Tomkins & Co
Tomkins is a reliable hand-holder for innovators seeking cast-iron patent protection in Ireland and beyond. Its offering is extensive, encompassing everything from prosecution to patentability counselling and representation in contentious administrative proceedings. Cathal Lane and Christina Gates are lodestars in the life sciences. Lane focuses on strategic counselling and often works with clients’ tax advisers and lawyers to develop holistic, business-focused IP strategies. He has advised pharmaceutical giants such as Novartis and GlaxoSmithKline, and is no stranger to EPO proceedings. Likewise Gates, a molecular biology PhD who also has a real facility for software and digital and business methods patents. When it comes to engineering, physics and electronics, Olivia Catesby stands out for her smooth liaison with world-class inventors, outside counsel and in-house patent departments. She also has a glowing record before the EPO.
That Whitney Moore was recently named Ireland Patent Firm of the Year at the Global IP Awards bears testament to its dominance in the patent space. Over the last two years, it has acted in more patent actions in the Commercial Court than any other competitor in Ireland. The life sciences field is a happy hunting ground, with the likes of Amgen, Edwards Lifesciences and Merck all seeking it out for its unparalleled expertise. The star of the show is Aoife Murphy, an accomplished multi-jurisdictional patent litigator in the pharmaceutical, medical device and biotechnology fields. Equally unfazed by complex lawsuits is Robin Hayes who, alongside Murphy, recently acted for Merck in a landmark Supreme Court case concerning the correct approach to the grant of preliminary injunctions.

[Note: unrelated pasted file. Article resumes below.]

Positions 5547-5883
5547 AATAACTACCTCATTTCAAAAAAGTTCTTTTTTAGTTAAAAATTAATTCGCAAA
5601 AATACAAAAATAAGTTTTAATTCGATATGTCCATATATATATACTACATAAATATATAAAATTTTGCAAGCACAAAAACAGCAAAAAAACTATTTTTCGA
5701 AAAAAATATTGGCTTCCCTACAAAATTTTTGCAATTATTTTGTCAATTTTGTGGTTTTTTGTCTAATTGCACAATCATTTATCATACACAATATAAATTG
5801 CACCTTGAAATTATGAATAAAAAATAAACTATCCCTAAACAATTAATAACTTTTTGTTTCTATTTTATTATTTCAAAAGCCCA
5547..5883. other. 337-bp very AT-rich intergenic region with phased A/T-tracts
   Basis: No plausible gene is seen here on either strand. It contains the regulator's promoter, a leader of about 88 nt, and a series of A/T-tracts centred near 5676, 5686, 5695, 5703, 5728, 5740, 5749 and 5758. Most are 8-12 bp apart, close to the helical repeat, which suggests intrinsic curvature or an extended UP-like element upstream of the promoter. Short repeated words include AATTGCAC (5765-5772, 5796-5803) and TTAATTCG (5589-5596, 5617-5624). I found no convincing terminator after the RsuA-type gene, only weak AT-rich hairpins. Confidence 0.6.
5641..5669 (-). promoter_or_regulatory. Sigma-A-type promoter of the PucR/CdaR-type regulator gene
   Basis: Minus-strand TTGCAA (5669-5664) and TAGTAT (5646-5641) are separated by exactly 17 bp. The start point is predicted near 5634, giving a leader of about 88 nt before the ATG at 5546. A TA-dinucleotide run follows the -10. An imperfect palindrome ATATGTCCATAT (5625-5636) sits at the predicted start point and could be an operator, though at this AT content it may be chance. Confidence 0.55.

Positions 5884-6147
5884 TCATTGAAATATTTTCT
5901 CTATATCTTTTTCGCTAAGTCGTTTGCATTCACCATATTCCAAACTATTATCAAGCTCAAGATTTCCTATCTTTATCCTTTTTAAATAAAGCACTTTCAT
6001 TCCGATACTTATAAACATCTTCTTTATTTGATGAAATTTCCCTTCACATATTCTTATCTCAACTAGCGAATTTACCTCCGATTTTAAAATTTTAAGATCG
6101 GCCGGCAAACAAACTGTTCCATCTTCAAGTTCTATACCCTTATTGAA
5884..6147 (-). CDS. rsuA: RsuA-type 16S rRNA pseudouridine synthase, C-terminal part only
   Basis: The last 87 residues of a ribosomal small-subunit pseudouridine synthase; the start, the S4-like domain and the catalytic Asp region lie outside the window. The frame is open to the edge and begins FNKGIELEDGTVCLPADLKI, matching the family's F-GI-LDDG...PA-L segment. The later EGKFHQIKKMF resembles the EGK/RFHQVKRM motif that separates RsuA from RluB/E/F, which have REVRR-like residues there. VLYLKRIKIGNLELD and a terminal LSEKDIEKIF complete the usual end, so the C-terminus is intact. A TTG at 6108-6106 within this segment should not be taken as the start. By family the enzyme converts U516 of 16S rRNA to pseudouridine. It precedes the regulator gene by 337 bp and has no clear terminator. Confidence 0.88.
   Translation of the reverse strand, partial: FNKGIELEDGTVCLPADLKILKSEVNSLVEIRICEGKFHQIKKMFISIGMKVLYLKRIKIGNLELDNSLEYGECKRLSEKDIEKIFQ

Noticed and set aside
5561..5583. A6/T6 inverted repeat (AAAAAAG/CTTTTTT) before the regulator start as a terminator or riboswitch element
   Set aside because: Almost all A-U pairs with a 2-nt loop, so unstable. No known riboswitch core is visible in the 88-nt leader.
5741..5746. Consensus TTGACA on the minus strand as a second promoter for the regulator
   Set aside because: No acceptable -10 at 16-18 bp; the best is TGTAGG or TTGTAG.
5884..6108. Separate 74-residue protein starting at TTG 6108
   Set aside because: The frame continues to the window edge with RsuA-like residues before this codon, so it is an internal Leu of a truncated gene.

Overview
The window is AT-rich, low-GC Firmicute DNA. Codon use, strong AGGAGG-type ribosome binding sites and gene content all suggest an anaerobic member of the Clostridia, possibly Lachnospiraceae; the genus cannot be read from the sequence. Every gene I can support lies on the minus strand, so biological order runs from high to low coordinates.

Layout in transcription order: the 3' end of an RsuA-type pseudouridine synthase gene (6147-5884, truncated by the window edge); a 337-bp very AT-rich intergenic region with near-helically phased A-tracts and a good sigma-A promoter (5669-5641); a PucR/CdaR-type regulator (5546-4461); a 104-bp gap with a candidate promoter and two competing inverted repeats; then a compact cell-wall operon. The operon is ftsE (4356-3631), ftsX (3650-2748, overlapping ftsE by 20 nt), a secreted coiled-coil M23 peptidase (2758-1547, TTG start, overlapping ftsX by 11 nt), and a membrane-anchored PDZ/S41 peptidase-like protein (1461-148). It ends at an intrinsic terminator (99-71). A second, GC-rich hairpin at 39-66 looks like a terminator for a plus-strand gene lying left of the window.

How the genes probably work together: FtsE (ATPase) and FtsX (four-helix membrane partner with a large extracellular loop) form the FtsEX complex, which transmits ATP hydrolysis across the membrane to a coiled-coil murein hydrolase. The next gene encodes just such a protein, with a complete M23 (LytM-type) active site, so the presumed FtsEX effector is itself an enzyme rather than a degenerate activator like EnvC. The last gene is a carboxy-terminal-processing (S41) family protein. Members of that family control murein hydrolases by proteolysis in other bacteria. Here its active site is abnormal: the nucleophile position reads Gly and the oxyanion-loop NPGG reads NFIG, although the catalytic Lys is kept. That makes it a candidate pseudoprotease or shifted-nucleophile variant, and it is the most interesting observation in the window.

William Fry is home to Ireland’s largest full-service dedicated IP division, encompassing 21 practitioners; and the group is still growing, with four associates added since August 2018. It attracts effusive feedback from the market: “William Fry is first rate – its team has tremendously deep experience in technology and intellectual property, and tackles matters pragmatically while finding ways to add value.” Recent work highlights – including acting for Eli Lilly and Genentech in revocation and infringement proceedings – also speak to its high standing. Head of the contentious IP group Laura Scott fights tooth and nail on behalf of major life sciences players: “Laura Scott knows what she’s doing and is a top IP lawyer through and through.” Another eminent name, Carol Plunkett now serves in a consultant role and is a vital strategic sounding board for colleagues and clients. David Cullen captains the technology group and is a go-to for perspicacious advice in dynamic fields such as AI, machine learning and blockchain. Leo Moore deftly handles cross-border licensing deals.